BOSTON – Marian Hossa admitted that watching his team play without him was heartbreaking.
The Blackhawks have been mum about the injury that kept him out of Game 3.
“You almost feel useless there,” he said Wednesday night after the Blackhawks beat the Bruins 6-5 in overtime to send the series back to Chicago tied 2-2. “Today was a different decision, one extra day. So I decided I can help a little bit and I'm glad we won.”
Hossa returned to the lineup and had an assist on Patrick Sharp's third-period goal that gave the Blackhawks a 5-4 lead. In all, he played 29 shifts lasting 19 minutes, getting off four shots on goal.
“I think Hoss has a lot of pride. He was upset with not being able to play last game,” said Brent Seabrook, who scored the winner in overtime to give the Blackhawks a 6-5 victory. “He battled the last couple days to get prepared and get ready for tonight. It was a big lift for the boys, I think. Just to see him out there battling and skating, working as hard as he does all the time, it's definitely nice to see.”
BIG D FROM BIG Z: Bruins defenceman Zdeno Chara has been a workhorse throughout the NHL playoffs.
He averaged 30 minutes, 4 seconds in 19 games before Game 4 of the Stanley Cup finals between Boston and the Chicago Blackhawks on Wednesday night. That is more than any player in the series.
Have the Blackhawks been too preoccupied with the 6-foot-9 Bruins captain?
“I don't know if we're giving him attention, respect or whatever,” Chicago coach Joel Quenneville said. “Certainly, he's playing meaningful minutes. He's going to be out there against top guys. It's not like we're keeping guys off the ice (to avoid him).
“I think the score is something we always look at, as well. It's what we're playing against. I think the guys out there against him, they like to play their game. But, certainly, it's a challenge getting through him to the net.”
Chara played 45:05 in the triple-overtime first game, 30:58 in the single-overtime second game, and 25:47 in Game 3.
For Chicago, defenceman Duncan Keith's average of 27:17 in 19 games led the team entering Wednesday night's game. Against Boston, he played 48:40 in Game 1, 32:09 in Game 2, and 26:21 in Game 3.
TALKIN' WITH TYLER: Tyler Seguin came into the NHL as the second pick of the 2011 draft with a reputation as a scorer. In 2012, he led the Boston Bruins with 29 goals and 67 points. This season, he was second on the team with 16 goals.
So when his scoring touch deserted him in the playoffs, he decided to chat with coach Claude Julien. Seguin wanted to know what he could do better. And Julien was receptive.
“That's a relationship I think coaches always have to have with players, more today than ever,” Julien said before the Bruins lost to the Chicago Blackhawks in Game 4 of the Stanley Cup finals on Wednesday night. “There was a time back when I played that you didn't really ever bother the coach. You either played or you didn't. If you didn't, you found a way to get back in the lineup.”
Now, he said, players need guidance.
“They know that door has always been open for conversation,” he said. It “doesn't mean they will hear what they want to hear, but they'll hear the truth.”
Seguin had one goal and six assists in the first 19 playoff games, but has improved recently.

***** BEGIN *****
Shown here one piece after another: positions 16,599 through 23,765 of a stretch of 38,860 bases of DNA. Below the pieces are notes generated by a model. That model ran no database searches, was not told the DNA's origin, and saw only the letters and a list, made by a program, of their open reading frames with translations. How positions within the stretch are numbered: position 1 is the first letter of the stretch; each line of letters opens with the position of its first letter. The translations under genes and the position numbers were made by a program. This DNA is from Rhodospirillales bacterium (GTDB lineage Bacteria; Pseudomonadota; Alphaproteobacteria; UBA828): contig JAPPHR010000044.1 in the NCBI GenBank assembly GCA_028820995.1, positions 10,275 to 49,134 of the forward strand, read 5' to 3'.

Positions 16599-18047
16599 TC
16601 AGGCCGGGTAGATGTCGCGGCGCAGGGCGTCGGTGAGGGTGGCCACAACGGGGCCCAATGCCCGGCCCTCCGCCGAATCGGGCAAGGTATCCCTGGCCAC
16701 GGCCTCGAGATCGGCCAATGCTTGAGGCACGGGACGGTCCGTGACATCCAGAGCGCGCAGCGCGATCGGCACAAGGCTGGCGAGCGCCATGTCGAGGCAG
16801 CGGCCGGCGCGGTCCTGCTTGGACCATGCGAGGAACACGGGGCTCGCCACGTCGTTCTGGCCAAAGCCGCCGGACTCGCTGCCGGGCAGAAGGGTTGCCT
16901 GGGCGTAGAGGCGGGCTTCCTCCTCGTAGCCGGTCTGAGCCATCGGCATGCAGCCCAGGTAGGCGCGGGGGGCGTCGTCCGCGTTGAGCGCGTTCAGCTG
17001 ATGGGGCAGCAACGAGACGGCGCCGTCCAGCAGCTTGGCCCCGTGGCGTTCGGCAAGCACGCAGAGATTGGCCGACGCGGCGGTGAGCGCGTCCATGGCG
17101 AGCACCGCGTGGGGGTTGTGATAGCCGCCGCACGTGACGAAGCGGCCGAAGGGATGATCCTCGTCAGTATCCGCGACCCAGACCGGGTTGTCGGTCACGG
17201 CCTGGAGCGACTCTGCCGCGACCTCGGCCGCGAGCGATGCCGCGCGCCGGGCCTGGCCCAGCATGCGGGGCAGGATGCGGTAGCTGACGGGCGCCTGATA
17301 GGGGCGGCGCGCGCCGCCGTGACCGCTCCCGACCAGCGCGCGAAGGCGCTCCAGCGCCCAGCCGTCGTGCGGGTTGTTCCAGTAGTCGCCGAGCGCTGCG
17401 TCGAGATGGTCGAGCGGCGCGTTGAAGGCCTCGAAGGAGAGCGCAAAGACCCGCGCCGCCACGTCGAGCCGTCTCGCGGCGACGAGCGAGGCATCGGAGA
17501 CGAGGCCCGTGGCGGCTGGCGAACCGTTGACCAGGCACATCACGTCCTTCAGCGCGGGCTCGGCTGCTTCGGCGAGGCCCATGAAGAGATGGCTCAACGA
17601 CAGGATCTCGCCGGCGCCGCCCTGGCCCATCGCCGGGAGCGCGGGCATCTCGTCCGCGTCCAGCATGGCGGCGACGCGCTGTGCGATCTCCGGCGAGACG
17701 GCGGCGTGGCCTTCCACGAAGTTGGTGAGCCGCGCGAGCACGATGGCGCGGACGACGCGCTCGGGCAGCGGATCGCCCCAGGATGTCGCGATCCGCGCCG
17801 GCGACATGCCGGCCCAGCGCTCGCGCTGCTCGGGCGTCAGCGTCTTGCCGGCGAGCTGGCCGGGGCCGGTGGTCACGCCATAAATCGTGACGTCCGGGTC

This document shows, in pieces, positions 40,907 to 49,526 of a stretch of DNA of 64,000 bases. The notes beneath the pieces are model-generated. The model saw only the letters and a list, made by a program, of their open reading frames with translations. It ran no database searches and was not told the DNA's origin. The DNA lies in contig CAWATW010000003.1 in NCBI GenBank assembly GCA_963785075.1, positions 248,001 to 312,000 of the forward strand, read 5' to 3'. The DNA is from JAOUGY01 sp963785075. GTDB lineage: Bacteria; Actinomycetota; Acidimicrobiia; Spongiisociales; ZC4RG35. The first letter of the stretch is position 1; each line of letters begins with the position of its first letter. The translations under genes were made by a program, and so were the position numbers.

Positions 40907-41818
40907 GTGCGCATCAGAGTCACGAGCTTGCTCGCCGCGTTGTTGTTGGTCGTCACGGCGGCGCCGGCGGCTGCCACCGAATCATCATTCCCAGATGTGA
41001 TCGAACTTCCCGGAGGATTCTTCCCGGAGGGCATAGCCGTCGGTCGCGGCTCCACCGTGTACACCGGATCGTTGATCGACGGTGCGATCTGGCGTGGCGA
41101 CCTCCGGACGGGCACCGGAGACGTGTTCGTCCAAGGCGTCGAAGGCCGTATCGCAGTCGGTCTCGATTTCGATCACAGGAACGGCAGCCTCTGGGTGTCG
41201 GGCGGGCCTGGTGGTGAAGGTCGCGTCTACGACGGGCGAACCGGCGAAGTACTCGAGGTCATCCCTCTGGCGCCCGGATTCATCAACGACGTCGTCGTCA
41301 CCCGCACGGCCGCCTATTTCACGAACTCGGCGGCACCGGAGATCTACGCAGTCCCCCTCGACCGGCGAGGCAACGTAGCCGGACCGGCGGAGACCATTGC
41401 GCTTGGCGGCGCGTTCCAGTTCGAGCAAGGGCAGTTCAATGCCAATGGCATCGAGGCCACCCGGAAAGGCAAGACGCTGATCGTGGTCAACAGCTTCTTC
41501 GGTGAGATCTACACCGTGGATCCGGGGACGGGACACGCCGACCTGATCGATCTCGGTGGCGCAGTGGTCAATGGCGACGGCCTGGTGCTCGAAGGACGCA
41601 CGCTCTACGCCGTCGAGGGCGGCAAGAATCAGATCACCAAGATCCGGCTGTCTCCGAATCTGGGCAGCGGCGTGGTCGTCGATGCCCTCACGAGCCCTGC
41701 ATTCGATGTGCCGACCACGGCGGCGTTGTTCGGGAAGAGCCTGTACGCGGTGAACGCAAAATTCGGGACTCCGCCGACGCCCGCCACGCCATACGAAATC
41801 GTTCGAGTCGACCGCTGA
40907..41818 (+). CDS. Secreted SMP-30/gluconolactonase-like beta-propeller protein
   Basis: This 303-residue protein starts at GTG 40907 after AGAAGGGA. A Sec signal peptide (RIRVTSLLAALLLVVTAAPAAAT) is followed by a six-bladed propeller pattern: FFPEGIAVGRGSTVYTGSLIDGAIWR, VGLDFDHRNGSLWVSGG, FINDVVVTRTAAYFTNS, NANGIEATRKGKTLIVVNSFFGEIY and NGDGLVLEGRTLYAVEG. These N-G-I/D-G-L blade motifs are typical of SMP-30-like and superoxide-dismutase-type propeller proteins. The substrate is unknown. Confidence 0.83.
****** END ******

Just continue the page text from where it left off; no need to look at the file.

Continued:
“Maybe he hasn't got that goal or those goals, but he's got some assists, made some great plays on other ones that they haven't scored,” Julien said. “He's forechecked, done well in the battles as far as trying to come up with the puck, all the things we ask him to do.”
MAYERS STAYS READY: Chicago forward Jamal Mayers hasn't played since April 27. That's when the Blackhawks played their last game of the regular season.
Since then, he has been a spectator for all their playoff games, 21 counting Wednesday night's win in the fourth game of the Stanley Cup finals against the Boston Bruins.
Mayers has seen plenty in his 15 NHL seasons. Chicago coach Joel Quenneville was asked if he thought Mayers would make a good coach.
“I don't want to encourage anybody to be a coach,” Quenneville said. “He's a great teammate. He does everything he can for the guys. He has some experience. He wants to get in the lineup in the worst way, does everything he can to get in there if the moment arises.”
Mayers had no goals and two assists in 19 games this season. In 915 games in his NHL career, he has 90 goals, 129 assists and 1,200 penalty minutes. He spent most of that time with St. Louis, and then played with Toronto, San Jose and Calgary before joining Chicago last season, when he played 81 games.
“Jammer has been around coaching for a long time,” Quenneville said. “He has a pretty good awareness (of) not just the game but the way people approach things.”
CAT SCRATCH FEVER: Boston's Brad Marchand had a scratch in the middle of his forehead—courtesy of his late-game fisticuffs with Chicago's Andrew Shaw, he said.
“Yeah, I've got a nice scratch on my forehead right there, a little claw mark. Like a kitty cat,” Marchand said. “But that stuff happens in scrums.”
Marchand and Shaw paired up and drew the first fighting majors of the series with 12 seconds left in Game 3 of the Stanley Cup finals on Monday night, a 2-0 Boston victory that gave the Bruins a 2-1 lead in the best-of-seven series. Zdeno Chara and Bryan Bickell also squared off and were sent off for roughing.
Marchand said he didn't mind that Shaw got in a few more punches after they fell to the ice.
“That stuff happens,” he said. “I've done that before. The eye gouge I didn't like, but it's part of the game.”